Crim135 - topic 5.docx

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Department
Criminology
Course
CRIM 135
Professor
Graeme Bowbrick
Semester
Winter

Description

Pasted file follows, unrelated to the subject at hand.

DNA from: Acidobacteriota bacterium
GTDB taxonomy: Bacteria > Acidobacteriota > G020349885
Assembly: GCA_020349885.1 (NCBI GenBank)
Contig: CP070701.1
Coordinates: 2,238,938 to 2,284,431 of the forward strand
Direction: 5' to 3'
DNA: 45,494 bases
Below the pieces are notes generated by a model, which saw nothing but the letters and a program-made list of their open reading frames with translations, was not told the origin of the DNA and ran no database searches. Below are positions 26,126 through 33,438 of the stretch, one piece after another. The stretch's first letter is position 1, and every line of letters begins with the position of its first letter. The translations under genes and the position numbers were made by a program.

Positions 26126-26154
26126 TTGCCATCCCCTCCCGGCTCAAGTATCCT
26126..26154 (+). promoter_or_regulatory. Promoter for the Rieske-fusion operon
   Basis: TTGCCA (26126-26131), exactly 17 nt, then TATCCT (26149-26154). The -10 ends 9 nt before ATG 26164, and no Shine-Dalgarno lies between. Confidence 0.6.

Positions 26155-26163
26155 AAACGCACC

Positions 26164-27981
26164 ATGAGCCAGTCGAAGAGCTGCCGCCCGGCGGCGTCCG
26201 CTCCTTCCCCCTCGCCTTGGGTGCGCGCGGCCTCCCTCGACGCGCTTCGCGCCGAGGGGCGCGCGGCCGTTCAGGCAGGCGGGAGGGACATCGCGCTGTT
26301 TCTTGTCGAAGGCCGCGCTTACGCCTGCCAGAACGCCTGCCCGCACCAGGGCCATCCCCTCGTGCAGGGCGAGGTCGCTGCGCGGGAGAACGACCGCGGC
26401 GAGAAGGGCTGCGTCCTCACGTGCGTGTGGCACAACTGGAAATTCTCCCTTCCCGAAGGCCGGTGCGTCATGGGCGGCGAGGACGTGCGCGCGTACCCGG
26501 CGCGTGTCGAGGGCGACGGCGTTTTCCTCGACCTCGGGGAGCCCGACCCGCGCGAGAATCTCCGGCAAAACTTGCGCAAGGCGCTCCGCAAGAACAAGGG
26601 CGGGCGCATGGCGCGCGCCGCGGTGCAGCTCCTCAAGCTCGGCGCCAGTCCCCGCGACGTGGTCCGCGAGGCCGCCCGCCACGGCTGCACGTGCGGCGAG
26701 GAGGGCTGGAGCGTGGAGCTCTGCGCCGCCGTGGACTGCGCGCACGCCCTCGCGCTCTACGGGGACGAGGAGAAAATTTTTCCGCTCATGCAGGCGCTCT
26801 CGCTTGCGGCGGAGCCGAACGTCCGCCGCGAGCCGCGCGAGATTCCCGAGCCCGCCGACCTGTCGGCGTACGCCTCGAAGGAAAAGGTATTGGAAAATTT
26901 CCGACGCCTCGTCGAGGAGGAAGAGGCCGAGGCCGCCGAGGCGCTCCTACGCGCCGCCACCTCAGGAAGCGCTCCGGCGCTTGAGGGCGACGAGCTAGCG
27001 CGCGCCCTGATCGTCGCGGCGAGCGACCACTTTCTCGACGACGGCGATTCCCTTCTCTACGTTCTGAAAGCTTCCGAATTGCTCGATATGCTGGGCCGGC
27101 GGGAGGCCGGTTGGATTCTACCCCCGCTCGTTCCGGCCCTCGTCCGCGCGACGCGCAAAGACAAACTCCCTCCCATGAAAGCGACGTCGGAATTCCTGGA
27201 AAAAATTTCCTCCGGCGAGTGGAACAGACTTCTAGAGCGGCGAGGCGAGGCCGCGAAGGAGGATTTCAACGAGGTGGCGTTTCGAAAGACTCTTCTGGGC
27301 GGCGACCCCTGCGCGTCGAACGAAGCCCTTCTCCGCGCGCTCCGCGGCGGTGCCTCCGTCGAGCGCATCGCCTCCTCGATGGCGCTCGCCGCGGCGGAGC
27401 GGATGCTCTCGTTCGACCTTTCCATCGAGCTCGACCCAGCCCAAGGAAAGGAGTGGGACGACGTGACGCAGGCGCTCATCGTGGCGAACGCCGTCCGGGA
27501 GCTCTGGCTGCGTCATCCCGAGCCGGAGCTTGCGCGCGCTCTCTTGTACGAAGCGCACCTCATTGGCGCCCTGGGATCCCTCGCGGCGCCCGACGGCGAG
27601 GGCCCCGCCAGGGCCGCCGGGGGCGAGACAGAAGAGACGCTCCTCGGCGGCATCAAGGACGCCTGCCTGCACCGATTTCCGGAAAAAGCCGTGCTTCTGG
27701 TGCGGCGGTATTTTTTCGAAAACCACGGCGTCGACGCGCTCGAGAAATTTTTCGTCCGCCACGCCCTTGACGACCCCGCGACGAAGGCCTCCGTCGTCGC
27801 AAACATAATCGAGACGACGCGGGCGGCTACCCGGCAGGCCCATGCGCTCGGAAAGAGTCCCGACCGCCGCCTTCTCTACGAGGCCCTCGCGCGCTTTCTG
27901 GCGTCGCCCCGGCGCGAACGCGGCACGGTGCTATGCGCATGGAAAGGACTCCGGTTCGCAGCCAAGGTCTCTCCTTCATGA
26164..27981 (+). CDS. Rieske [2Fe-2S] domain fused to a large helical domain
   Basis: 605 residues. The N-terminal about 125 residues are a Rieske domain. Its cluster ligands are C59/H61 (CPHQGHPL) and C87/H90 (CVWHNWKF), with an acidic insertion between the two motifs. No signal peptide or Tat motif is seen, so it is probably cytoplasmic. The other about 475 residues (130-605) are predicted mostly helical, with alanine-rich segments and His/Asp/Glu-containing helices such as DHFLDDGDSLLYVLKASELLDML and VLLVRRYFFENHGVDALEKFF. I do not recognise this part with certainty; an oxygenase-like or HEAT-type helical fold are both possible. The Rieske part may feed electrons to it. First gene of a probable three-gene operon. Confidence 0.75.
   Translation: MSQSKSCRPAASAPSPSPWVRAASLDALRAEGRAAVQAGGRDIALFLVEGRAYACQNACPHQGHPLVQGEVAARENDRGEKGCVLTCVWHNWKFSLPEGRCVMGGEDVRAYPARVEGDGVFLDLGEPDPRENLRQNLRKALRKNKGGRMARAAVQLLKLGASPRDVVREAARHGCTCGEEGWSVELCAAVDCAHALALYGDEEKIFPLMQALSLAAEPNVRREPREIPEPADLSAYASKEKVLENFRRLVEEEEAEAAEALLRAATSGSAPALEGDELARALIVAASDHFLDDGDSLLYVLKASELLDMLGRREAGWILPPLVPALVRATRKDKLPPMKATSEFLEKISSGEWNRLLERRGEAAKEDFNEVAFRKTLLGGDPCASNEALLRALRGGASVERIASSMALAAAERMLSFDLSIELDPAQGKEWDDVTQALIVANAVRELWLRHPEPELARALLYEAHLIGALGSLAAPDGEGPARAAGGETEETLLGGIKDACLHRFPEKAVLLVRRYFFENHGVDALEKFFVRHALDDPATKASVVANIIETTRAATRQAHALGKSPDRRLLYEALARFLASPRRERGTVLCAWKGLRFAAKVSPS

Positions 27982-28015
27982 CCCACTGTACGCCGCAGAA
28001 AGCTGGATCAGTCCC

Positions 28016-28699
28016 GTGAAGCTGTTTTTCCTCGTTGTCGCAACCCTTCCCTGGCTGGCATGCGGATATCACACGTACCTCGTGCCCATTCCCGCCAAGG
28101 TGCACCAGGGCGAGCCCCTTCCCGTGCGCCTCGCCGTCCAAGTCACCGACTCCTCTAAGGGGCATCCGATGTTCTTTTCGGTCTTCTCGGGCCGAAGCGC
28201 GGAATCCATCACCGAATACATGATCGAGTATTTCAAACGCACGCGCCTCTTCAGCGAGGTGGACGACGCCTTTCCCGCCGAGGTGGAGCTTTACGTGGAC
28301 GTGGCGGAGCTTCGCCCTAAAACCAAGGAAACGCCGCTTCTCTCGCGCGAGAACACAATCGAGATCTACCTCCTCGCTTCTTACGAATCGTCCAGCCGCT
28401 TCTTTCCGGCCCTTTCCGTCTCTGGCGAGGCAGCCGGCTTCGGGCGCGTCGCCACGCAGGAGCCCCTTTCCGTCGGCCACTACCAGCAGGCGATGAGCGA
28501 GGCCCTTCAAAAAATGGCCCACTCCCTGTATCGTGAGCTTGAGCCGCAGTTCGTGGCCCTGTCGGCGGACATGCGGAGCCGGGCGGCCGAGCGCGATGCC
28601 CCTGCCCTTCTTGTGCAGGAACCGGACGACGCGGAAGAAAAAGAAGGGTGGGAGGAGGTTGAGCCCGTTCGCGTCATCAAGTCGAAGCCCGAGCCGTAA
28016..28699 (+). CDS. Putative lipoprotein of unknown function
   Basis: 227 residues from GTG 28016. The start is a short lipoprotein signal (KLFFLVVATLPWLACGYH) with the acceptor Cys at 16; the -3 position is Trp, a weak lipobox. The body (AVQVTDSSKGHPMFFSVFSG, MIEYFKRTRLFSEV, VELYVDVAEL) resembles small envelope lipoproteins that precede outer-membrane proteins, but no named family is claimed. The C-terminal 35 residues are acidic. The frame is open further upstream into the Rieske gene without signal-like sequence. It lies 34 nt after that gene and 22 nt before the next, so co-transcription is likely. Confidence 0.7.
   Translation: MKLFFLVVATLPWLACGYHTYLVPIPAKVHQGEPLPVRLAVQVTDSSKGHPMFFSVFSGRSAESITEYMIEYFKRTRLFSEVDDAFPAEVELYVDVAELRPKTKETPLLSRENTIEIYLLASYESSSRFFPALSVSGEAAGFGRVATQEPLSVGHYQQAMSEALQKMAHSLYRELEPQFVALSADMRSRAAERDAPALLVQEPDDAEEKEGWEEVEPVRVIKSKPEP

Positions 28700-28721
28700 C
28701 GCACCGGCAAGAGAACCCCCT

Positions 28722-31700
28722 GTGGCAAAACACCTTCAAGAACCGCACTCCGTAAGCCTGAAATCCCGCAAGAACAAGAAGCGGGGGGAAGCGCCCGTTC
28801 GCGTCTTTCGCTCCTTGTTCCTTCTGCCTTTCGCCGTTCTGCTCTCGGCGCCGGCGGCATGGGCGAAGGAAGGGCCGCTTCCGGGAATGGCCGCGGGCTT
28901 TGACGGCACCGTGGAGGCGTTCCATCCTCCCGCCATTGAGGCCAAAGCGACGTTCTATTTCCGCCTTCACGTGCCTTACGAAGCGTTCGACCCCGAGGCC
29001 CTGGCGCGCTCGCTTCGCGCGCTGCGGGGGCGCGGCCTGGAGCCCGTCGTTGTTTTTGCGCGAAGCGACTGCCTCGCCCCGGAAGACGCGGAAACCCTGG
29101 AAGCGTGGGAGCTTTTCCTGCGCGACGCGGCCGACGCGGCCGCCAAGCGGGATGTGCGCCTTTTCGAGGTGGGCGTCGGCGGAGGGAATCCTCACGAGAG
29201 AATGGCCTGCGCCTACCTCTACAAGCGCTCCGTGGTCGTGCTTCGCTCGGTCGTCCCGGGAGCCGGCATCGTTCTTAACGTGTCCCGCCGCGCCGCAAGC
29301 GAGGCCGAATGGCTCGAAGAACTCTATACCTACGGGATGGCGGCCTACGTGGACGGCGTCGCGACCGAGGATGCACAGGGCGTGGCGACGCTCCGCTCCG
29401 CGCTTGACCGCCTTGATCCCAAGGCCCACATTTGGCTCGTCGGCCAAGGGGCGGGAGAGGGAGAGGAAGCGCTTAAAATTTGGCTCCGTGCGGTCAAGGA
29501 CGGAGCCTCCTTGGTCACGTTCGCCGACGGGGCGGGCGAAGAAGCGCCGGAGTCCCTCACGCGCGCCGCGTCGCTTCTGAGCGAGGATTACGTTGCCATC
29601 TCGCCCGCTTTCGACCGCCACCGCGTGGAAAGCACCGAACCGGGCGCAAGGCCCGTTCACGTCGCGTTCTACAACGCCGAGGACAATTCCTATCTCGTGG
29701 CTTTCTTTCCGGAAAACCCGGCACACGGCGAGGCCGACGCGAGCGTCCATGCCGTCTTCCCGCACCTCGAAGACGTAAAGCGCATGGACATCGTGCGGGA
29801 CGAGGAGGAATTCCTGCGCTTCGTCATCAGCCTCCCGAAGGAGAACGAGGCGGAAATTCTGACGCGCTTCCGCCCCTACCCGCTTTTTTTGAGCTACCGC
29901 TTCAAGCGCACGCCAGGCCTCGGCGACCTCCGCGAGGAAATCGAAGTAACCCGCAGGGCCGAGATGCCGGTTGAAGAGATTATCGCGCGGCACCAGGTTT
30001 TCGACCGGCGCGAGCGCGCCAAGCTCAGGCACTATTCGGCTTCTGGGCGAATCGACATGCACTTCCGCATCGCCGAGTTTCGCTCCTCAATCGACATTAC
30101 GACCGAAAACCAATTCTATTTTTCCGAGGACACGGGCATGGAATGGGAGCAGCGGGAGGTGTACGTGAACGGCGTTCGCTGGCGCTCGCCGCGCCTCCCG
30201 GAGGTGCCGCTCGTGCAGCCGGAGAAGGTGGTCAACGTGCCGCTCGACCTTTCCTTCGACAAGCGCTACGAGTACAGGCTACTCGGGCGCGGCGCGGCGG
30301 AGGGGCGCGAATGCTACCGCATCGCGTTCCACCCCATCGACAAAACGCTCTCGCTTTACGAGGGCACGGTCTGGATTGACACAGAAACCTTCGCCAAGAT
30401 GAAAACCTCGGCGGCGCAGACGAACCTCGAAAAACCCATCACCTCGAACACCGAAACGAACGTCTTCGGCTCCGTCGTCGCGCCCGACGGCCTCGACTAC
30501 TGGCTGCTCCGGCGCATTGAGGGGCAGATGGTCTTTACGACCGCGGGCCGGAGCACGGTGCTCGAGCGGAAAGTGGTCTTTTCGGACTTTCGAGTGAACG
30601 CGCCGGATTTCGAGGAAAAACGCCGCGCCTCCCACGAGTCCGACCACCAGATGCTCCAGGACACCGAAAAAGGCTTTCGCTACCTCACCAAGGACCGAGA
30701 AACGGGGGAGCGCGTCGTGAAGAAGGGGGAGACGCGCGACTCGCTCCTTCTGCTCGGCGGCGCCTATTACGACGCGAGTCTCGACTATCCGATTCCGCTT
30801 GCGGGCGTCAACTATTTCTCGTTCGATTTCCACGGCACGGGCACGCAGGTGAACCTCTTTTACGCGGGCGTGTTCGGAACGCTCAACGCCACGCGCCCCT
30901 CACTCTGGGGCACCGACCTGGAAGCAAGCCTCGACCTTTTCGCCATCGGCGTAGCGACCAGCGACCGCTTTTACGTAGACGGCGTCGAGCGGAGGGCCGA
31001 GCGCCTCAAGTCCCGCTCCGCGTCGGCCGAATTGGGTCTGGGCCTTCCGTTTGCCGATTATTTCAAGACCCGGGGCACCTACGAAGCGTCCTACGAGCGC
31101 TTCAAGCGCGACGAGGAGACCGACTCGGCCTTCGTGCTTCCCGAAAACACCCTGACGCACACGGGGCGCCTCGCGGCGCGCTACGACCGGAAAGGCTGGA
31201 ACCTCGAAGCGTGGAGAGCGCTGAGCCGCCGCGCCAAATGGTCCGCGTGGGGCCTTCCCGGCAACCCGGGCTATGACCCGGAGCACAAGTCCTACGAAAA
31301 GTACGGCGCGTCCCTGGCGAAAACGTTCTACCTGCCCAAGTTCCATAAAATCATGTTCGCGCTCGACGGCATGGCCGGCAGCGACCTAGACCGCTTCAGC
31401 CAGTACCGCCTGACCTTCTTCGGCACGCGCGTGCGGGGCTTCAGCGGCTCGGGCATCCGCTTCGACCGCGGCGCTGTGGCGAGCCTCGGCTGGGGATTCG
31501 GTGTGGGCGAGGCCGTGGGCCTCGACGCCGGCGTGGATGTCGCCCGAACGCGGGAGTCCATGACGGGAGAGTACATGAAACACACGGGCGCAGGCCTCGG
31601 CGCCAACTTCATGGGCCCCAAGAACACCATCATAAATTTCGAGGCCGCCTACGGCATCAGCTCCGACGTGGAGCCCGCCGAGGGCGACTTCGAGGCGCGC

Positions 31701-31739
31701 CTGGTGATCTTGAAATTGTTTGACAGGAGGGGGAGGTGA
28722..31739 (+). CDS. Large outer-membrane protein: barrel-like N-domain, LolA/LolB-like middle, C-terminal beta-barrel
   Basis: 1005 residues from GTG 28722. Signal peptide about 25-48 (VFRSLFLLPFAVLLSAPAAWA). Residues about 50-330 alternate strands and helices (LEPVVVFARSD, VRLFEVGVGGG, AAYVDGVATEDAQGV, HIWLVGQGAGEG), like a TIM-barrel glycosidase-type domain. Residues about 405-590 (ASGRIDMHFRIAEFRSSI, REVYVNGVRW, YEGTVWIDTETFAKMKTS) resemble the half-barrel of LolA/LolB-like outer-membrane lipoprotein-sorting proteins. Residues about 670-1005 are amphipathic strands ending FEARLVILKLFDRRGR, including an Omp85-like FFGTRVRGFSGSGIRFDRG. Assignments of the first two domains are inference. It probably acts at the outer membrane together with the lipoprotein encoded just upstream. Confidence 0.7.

TOPIC #5 – THE CANADIAN CONSTITUTION – PART 1 I. Introduction 1. The Purpose of a Constitution  1) set out basic structure/branches of government – eg Canada - executive, legislative, judicial  2) define/set out the power of branches of government – what they are supposed/allowed to do  3) Place limitation on powers of government – what specifically cannot do  4) set process by which changes can change to constitution – constitution amendments 2. The Colonial Origins of Canada’s Constitution  Canada began with multiple British colonies  Our first constitution document were simple British statues that spelled out authorities of the colonies to govern/ make laws for themselves (structure and power)  The statues include: o Colonial Laws Validity Act 1865 – British statue empowered colonial legislature to make laws as long as they don‟t contradict the British laws (so they could only make local laws) o Constitution Act 1867 – main document that establish the political/legal institution, structure of government that exists today, sets out the power of those institutions o Statue of West Minister 1931 – British parliament giving up its final authority on the self-governing dominions (Canada, new Zealand, Australia, south Africa, northern ireland etc) – no longer pass any law affecting those dominions II. Pre-1982 Constitution: The Constitution Act, 1867 1. The Preamble  Introduction to a statue  Don‟t use for all, only for big, complex, important statue th st  (March 29 , the statue was passed but did not come into effect until July 1 – Canada Day)  The Purpose of a Preamble: Introduce it purposes, indicate importance and what it is trying to achieve. ** The Implied Bill of Rights **  General bill of rights = part of constitution that sets out fundamental constitutional principles – usually explicit ( written in black and right) - However Canada originally did not write it until 1982 – but we still had those rights b/c of implied bill of rights.  Implied Bill of Rights – arise from interpretation of preamble  “with a Constitution similar in Principle to that of the United Kingdom” o This phrase IMPLIES that we must have same rights and freedom that Britain had as of 1867  It imported four fundamental element into the Canadian constitution  1) Basic democratic rights – not just voting, it‟s the conditions in which society operates it – these are all necessary to have a democratic society. o Freedom of speech o Freedom of the press o Freedom of assembly (physically gather with other people, eg protest) o Freedom of association (associate with others, whom you may never meet eg join political party, you are associated with these people but never meet them, eg join union, join whatever clubs)  2) Doctrine of Parliamentary Supremacy o Britain before had kings and queen that had absolute legal powers, later people rejected that and demanded democracy - this doctrine say people have right to govern themselves and no one has divine right to govern them  3) Doctrine of responsible government o A government that is accountable to the people  through elections.  4) Doctrine of rule of law o Power can only be exercised according to law  must be legitimate power, no arbitrary law  need predictability o The law applies to everyone  no one is above the law  Some people may be corrupted, but if they get caught they are punished  Even people who get acquitted they have submitted themselves to the law, they went through a legal process  NO one is above the law in Canada. o We conduct ourselves according to the law  if someone wronged you, u go through a legal process to get redress  EXAMPLE: Ron Carelli vs Duplessis 1959 supreme court o 1940s Quebec – very conservative/catholic, little tolerance for minority religions esp Jehovah's Witnesses o Had a bylaw – offence to distribute literature on street (seem to only apply to certain religious group) - Jehovah's Witnesses often got arrested, Ron Carelli was a Jehovah's Witnesses but also a successful restaurant owner, he often post bail o Duplessis – premier of Quebec – asked ministry of justice, to refuse Ron Carelli‟s alcohol license renew o Arbitrary denial him, made him lost his business so he cant bail o Ron sued duplessis, he won. Said they took his license without legal authority to do so, through arbitrary exercise of the law. 2. The Division of Legislative Powers (D.O.P.)  Constitution sets out the power of government – 10 provincial legislatures, 1 federal parliament ** Introduction: The Federal System of Government  “Federal System” Constitution divides law making power into two levels –national/central  number of government based geographically o Difference from Britain - Britain does not have federal system. They have unitary government - all power is in British parliament, no provinces or states government (their country is much smaller)  Federal government is not necessarily superior to provincial government. If they dislike anything, they cannot stop them. Federal government also cannot pass law to override law made by provincial government. The power is divided into two parts, so they are each supreme within their own areas o Power is divided according SUBJECT – eg provincial - health care // federal - national defence, criminal law o In their area, they are supreme, the other level of government cannot interfere – they exist side by side, not one superior to another (A) FEDERAL LEGISLATIVE POWER: SECTION 91 “It shall be lawful for the Queen, by and with the Advice and Consent of the Senate and House of Commons, to make Laws for the Peace, Order, and good Government of Canada, in relation to all Matters not coming within the Classes of Subjects by this Act assigned exclusively to the Legislatures of the Provinces” (i) POGG Clause & Residual Power  Federal government can make laws for “Peace, Order, and Good Government of Canada” o 1 Power to make legislations in relation to national emergency – eg war – War Measure Act o 2 Power to make legislations on matters in relation to national concerns – matters that go beyond authority of a single provincial government to deal with – eg border issue between BC and Alaska – affect more than people in Bc because affects relationship w/USA which affect other provinces.  Residual Clause – “all Matters not coming within the Classes of Subjects by this Act assigned exclusively to the Legislatures of the Provinces “ o Any subject not specifically assigned to provinces, by default becomes federal power – “residual power” = the leftover powers (ii) Specified (“Enumerated”) Areas of Federal Legislative Jurisdiction  Specific listed federal powers o Section 91 Subsection 3 - The raising of Money by any Mode or System of Taxation  Government can only do what they are authorized to do  “By any mode/system” – they can tax in any way they can imagine eg income tax, fuel tax, federal sales tax, luxury goods tax etc – almost unlimited.  Also a “Spending Power” – “power to tax is power to spend” Need to build roads, government programs etc – can use their money however they like legally eg health care 50% o Subsection 5 - Postal Service.  Canada post – not BC post o Subsection 7 - Militia, Military and Naval Service, and Defence.  national military, province do not have own army o Subsection 14 - Currency and Coinage.  We have Canadian dollar, not 10 different provincial currencies o Subsection 17 - Weights and Measures  Switching from miles to km, gallons to litres, imperial  metric o Subsection 24 - Indians, and Lands reserved for the Indians.  Indians = aboriginal o Subsection 25 - Naturalization and Aliens.  Aliens = foreigners, Naturalization = becoming a citizen if not born here “naturalized citizen”  “department of immigration and citizenship” o Subsection 26 - Marriage and Divorce.  Define what marriage is  2004 change “union of one man to woman”, now “union of two people” – allow same sex marriage  How you can get divorce and under wha